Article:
You have a few choices in how you will respond to this protest. The easy approach is to simply say, “Because I said so.” I know I said this when my children were younger. It is the shortest and most efficient answer, though not always the most helpful.
You can also respond by having a longer discussion about the reasons you have given a particular prohibition. This is why we don’t tell lies. This is why we don’t bully or call people names. This is why we don’t make selfish decisions, and so on. That strategy has its own drawbacks, because not everything is open for question and discussion. Also, kids are not always ready for a rational argument.
An alternative is to make a statement like this: “You are not going to do that because that is not the kind of people we are.”
You may not realize it, but that’s an ontological argument for obedience! You are telling your child that, in his or her very nature, as a member of your family, disobedient behaviors don’t accurately reflect who he or she really is. Your child may still choose to disobey, but they will do it knowing that they are acting outside of their nature as a member of your family.
Paul is using this perspective in Romans, telling us how people should act within God’s family. We should act according to our redeemed nature. We were created to be holy and obedient and to follow our Father’s purpose, but we often act contrary to what God created us to be.
Do you realize that God, as our Creator, wants good for us? He wants you to be the person He created you to be. In fact, God’s divine intention was never for humans to sin or suffer at all. He wanted us to be obedient and enjoy the full benefits of His presence.
God is a good parent—the best parent in the universe. What good parent would ever want their children to feel pain, loss, or suffering? I can speak for myself: I would take on mountains of pain before I would want to see my kids or grandkids hurt. God is a far better Father than I will ever be, so He also doesn’t want His children to suffer.
So how did human suffering originate? The biblical answer is unmistakably clear: Adam’s and Eve’s sinful rebellion ushered pain and suffering into the human race. God created them to be like Him, in His image (Genesis 1:26–27). However, the first humans chose to act in disobedience, contrary to their created nature.
God describes the results of their fateful actions:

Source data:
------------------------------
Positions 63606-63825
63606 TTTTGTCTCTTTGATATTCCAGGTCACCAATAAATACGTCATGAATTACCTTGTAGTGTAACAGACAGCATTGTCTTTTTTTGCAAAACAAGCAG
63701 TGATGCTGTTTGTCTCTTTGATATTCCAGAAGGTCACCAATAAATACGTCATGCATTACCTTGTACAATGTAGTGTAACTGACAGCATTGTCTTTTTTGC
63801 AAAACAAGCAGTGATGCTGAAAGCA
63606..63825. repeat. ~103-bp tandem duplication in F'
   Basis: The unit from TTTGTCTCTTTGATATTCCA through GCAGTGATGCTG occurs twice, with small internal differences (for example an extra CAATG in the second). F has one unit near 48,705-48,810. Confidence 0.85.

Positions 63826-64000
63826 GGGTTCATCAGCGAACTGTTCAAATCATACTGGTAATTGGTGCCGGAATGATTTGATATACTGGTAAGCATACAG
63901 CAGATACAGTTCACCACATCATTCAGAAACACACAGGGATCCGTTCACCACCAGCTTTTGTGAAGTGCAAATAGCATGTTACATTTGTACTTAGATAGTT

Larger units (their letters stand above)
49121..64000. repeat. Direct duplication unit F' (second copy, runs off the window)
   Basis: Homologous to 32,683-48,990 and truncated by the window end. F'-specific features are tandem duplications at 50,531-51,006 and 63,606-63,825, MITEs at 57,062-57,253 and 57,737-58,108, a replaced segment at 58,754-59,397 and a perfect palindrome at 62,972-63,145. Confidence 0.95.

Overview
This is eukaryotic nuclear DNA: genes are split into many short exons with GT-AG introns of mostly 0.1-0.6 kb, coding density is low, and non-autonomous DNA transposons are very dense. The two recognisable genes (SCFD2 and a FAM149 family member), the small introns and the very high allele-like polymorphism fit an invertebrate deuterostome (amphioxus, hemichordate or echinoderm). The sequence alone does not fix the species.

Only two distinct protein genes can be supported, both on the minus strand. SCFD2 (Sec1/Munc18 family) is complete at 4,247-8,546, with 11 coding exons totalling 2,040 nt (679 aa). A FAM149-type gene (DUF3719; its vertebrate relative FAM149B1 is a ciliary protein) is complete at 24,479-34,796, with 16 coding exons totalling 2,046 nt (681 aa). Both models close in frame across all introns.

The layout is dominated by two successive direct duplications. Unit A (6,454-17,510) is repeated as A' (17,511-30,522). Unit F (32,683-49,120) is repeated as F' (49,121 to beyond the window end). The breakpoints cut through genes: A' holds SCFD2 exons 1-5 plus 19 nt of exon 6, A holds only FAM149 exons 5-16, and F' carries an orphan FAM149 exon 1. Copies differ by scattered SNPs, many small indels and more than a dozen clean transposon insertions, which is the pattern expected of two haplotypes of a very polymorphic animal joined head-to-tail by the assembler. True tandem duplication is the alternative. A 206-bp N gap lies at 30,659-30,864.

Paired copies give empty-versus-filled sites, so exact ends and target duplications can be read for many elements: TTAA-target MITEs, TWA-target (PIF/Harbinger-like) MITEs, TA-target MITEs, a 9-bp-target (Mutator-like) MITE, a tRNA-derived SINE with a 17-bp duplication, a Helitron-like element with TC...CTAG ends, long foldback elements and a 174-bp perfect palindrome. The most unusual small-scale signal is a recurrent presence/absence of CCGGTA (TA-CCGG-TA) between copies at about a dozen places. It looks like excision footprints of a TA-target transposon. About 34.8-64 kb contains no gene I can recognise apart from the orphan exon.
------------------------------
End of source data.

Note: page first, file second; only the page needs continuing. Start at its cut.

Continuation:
To the woman He said:
“I will greatly multiply your sorrow and your conception;
In pain you shall bring forth children;
Your desire shall be for your husband,
And he shall rule over you.”
The phrase translated “your desire shall be for your husband” means a wife will want to dominate her husband, but instead he will dominate her. There will be a constant battle for control in the relationship.
The wonderful peace and harmony Adam and Eve originally had in the Garden disappeared as they vied for control over the relationship.
Then to Adam He said, “Because you have heeded the voice of your wife, and have eaten from the tree of which I commanded you, saying, ‘You shall not eat of it’:
“Cursed is the ground for your sake;
In toil you shall eat of it
All the days of your life.
18 Both thorns and thistles it shall [a]bring forth for you,
And you shall eat the herb of the field.
19 In the sweat of your face you shall eat bread
Till you return to the ground,
For out of it you were taken;
For dust you are,
And to dust you shall return.”
Giving Back Eden
At that moment, pain and suffering joined themselves to the human race. Ever since that time, people have experience four types of pain and suffering. Sadly, you and I can probably identify with all of these to some degree:
rejection, loss, failure, verbal abuse, emotional abuse, divorce
illness, accidents, violence, death
confusion, deception, lies, ignorance, poverty, spiritual attacks, mental illness
Relational and Family Pain
dysfunction, rebellion, break-ups, betrayal, unmet needs, dominance
Adam and Eve could neither conceive of nor calculate the disastrous consequences of their sinful decision. They didn’t understand the pain waiting for them on the other side of their selfish choices.
But here is the good news: Jesus is returning soon, and on that day, you will never again experience pain. In fact, we can’t comprehend the joy, pleasure and delight waiting for us on the other side of the Rapture.
When Jesus returns, He will restore us to who we were meant to be. He will redeem our pleasure.
He is giving back Eden.